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Film Review: A Royal Affair

Film producers, as a species, are notoriously risk averse creatures, which is why it’s always a special joy when a film that doesn’t have dollar signs written all over it slips through the net. This is just such a film, based as it is on one of those pieces of history that is bafflingly, criminally overlooked, and having at its heart a complicated, decidedly unheartwarming love affair fuelled by – of all the unsexy things – the Enlightenment.

The true story in question is that of King Christian VII of Denmark (1749-1808), his wife Caroline Matilda and the king’s physician Johann Friedrich Struensee. Daughter of the tragic Frederick, Prince of Wales (who I’ve written about before) poor Caroline was genetically predisposed to have an unhappy family life, though initially hopes were high when she was shipped off to marry the by all accounts charming, handsome and artistic Christian of Denmark. Sadly, what these reports had neglected to mention was that Christian was an outrageous libertine and already suffering from psychological and emotional problems that would only worsen with time, to the extent that he has often referred to as ‘mad’.

Following their early dutiful sexual encounters (portrayed with a painful and no doubt realistic awkwardness in the film) things rapidly soured, Christian turning to prostitutes in Copenhagen’s brothels, and Caroline making no secret of her disdain for her husband. When in 1767 Christian’s psychological problems became so severe he was unable to continue a tour of Europe he had embarked upon, a search was mounted for a physician who could help him. Johann Friedrich Struensee was in many ways an odd choice, firstly because he was seemingly nothing but a small town doctor, and secondly because unknown to the king he was the secret author of tracts in favour of Enlightenment ideals (regarded with deep suspicion and censored in the country at the time) and something of a Rousseau fanboy. But the fact was that the king liked him, and he calmed the king down enough that he could maintain a semblance of normality, enough at least to perform his public duties.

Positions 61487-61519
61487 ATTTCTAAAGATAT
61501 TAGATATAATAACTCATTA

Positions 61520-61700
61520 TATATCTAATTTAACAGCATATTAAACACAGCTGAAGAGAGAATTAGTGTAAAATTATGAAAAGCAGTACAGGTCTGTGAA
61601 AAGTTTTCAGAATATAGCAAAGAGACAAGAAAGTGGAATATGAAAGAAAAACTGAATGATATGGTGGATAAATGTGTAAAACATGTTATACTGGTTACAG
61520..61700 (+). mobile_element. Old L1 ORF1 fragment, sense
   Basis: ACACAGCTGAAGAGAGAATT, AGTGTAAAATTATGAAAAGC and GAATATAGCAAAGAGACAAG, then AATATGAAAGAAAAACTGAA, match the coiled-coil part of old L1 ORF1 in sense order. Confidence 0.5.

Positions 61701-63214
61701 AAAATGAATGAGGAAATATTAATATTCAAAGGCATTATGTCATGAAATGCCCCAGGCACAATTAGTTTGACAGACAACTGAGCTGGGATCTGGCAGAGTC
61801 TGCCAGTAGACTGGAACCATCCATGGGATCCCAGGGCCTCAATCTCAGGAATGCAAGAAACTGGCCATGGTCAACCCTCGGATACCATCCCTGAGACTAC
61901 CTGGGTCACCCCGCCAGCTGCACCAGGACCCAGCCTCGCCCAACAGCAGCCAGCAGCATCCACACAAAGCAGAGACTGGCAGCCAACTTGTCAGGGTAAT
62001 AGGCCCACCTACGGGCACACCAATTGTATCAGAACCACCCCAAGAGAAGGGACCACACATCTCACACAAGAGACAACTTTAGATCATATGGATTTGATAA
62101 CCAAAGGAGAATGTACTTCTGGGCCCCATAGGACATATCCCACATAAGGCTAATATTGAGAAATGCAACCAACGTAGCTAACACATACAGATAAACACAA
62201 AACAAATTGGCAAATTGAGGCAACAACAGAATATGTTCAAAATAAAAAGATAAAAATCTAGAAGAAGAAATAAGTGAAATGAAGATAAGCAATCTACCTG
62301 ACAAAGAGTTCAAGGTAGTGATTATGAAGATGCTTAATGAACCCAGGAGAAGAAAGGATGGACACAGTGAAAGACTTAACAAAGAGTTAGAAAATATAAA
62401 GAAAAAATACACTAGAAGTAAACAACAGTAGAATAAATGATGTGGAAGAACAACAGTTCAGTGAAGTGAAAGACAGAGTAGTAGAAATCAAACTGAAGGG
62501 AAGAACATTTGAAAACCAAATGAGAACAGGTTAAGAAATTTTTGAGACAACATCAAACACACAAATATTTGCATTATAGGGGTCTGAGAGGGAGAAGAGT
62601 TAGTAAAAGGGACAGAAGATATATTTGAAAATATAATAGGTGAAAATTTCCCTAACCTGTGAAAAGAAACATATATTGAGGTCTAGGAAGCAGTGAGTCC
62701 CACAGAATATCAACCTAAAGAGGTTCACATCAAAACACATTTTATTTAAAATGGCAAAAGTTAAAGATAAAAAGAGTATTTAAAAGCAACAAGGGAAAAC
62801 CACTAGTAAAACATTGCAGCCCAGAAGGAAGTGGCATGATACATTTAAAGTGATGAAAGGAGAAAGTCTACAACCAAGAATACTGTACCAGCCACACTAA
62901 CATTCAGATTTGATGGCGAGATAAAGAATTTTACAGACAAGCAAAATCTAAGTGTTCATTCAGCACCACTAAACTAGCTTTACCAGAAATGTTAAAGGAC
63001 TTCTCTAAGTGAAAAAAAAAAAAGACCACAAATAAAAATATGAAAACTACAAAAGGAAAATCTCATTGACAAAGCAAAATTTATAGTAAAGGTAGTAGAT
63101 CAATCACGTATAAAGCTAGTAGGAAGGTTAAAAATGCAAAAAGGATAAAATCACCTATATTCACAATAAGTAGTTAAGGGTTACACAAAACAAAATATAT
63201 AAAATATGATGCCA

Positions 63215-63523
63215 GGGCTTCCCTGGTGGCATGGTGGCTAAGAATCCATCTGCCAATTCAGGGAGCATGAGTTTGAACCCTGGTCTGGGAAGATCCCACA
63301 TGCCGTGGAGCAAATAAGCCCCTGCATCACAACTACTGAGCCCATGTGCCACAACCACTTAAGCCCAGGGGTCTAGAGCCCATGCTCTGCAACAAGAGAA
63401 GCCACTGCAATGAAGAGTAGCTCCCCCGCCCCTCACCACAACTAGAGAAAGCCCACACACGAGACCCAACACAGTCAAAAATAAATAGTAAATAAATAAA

Though Caroline initially detests Struensee for encouraging her husband’s profligate behaviour, in the best tradition of cinematic romance, she soon recognises she has misjudged him and warms to his passionate desire to chamge the Danish establishment (which had never really accepted her, or vice versa) as well as his genuine interest in her welfare and company.

Ultimately, Caroline and Struensee entered into a clandestine affair, at the same time as the king, who had come to rely on him completely, dismissed all his other minsters in 1770, leaving Struensee effectively running the country. Struensee then embarked on a radical and breathless period of reform, issuing up to 3 socially progressive laws a day, and winning the king a fan letter from Voltaire himself.

The dream was not to last. It is generally accepted that Princess Louise Augusta, Caroline’s second child, is Struensee’s daughter, though she retained her status as the daughter of the king. Struensee’s mania for reform, coupled with his affair with the Queen, eventually meant that the people, and more importantly the many political enemies he had made, turned against him and brought about his downfall.